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Hackathon Kickstart / Day 1

On 21st of January Futurice and Kiinteistömaailma organized Service Design Hackathon in Helsinki. I get to participate first time in my life for such a happening. It is all very exciting, as I never heard of “Hackathon” before! Young creative and business minded people have arrived to Annakatu 32, to building called “Kamppi´s top end”. On the very last ( 8th) floor situates Futurice´s colourful office, full of creative atmosphere. It has been one of the coldest winter day in Helsinki,almost -20 degrees, so first of all I must get rid of my winter clothes before I enter for this new challenge. Few young programmer-looking guys are preparing some cappuccinos in the kitchen area, people are chatting with each other; everyone seems to be ready to hit the Hackathon!

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Erkki Heikkinen, Kiinteistömaailma

Programme started with CEO of Kiinteistömaailma, Erkki Heikkinen´s speech. He told us about Kiinteistömaailma´s strategy and history. We got to talk about today´s megatrends of housing and goals, which Kiinteistömaailma wants to reach. Hackathon is here to help them to innovate and create new services with service design methods. It is here to create something inventive and urban. Maybe it ends up even for “Tinder of Living”, who knows! We all know that way of housing and living is going through some major turning points these days. Aging, immigration, urbanization and community housing are not only trends of 21st century but also facts we need to take in to consideration.

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Risto Sarvas, Lean Service Creation procedure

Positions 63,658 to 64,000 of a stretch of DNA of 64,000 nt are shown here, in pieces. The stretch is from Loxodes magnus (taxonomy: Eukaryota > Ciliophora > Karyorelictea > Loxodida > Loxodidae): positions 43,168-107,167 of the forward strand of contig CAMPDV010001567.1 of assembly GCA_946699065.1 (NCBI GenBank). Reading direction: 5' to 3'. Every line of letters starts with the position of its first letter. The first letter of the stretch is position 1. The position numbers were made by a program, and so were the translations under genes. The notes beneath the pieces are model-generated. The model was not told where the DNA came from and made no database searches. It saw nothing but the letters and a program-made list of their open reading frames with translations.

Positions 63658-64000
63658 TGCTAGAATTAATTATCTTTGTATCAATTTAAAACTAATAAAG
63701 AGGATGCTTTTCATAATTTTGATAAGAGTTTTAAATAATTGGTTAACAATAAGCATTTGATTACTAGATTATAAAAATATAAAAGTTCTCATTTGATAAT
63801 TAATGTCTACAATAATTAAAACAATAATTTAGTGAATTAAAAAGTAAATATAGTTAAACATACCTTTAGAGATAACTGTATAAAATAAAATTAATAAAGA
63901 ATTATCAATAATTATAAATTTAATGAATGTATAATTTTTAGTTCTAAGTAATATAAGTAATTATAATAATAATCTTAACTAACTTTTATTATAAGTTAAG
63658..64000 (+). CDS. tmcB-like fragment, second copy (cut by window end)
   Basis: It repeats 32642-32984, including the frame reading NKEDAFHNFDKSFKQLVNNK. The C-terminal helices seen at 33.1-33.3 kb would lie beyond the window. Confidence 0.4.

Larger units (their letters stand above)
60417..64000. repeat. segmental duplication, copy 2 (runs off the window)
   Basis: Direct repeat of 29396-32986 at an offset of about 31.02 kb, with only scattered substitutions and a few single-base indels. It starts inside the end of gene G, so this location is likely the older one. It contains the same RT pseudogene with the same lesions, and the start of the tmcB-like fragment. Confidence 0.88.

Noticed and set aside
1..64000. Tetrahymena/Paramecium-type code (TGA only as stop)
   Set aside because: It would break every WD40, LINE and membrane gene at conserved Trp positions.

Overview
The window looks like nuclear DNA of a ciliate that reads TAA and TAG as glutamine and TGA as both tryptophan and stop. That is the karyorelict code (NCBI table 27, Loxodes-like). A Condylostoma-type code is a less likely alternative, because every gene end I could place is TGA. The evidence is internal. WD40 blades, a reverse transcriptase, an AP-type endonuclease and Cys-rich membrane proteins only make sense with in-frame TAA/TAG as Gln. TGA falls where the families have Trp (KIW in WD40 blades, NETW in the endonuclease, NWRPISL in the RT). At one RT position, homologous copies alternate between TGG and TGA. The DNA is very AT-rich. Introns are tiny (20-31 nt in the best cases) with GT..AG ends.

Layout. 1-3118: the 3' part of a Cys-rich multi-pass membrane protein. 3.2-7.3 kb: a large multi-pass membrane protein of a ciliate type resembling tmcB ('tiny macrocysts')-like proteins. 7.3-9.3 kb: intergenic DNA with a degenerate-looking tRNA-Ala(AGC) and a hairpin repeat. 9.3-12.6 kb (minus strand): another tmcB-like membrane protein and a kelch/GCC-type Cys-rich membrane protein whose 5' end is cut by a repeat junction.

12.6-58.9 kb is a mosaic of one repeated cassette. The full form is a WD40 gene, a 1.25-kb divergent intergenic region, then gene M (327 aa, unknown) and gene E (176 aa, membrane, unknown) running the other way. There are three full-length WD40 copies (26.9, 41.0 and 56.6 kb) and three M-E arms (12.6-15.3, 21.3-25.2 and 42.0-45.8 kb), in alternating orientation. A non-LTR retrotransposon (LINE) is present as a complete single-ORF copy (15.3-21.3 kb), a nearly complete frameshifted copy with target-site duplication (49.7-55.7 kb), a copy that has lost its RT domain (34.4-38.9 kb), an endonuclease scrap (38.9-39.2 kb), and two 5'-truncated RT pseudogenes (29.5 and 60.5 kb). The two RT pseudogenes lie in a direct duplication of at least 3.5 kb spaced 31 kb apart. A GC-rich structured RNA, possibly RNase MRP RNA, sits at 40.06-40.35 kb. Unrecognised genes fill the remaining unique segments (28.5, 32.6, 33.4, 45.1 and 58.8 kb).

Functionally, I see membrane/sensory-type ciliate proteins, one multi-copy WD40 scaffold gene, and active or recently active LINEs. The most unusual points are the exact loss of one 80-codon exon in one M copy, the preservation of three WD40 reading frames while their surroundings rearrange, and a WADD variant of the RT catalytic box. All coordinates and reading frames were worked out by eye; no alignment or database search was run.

Risto Sarvas, Creative Director from Futurice introduce us to so-called Service Creation checklist. What should you check before you start building up a service? First of all, “you can´t plan the future, you need to build it!” was Risto´s starting point. “And as you can´t know what you build, you need to experiment, fail & learn”. “Always find a problem worth of solving as value is in the iteration” adds Risto. “Love the problem, not solution as solutions you can always change!”. Was fascinating to realize that this is exactly what I have been studying the whole last semester in Laurea. So this is it- Service Design in real life!

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What is your mood today?

Hackathon is working together. We audience were sorted in to groups by choosing different colour post-it. I choose orange: colour for visual mood. As an artist background it seems to be easiest choice for me always. Each group should have at least one post-it colour mood: business, technology, visual and human. Once we were into groups we had to choose a topic of Kiinteistömaailma´s one strategy options. Our group choose “Service of living in the future – 2020?”.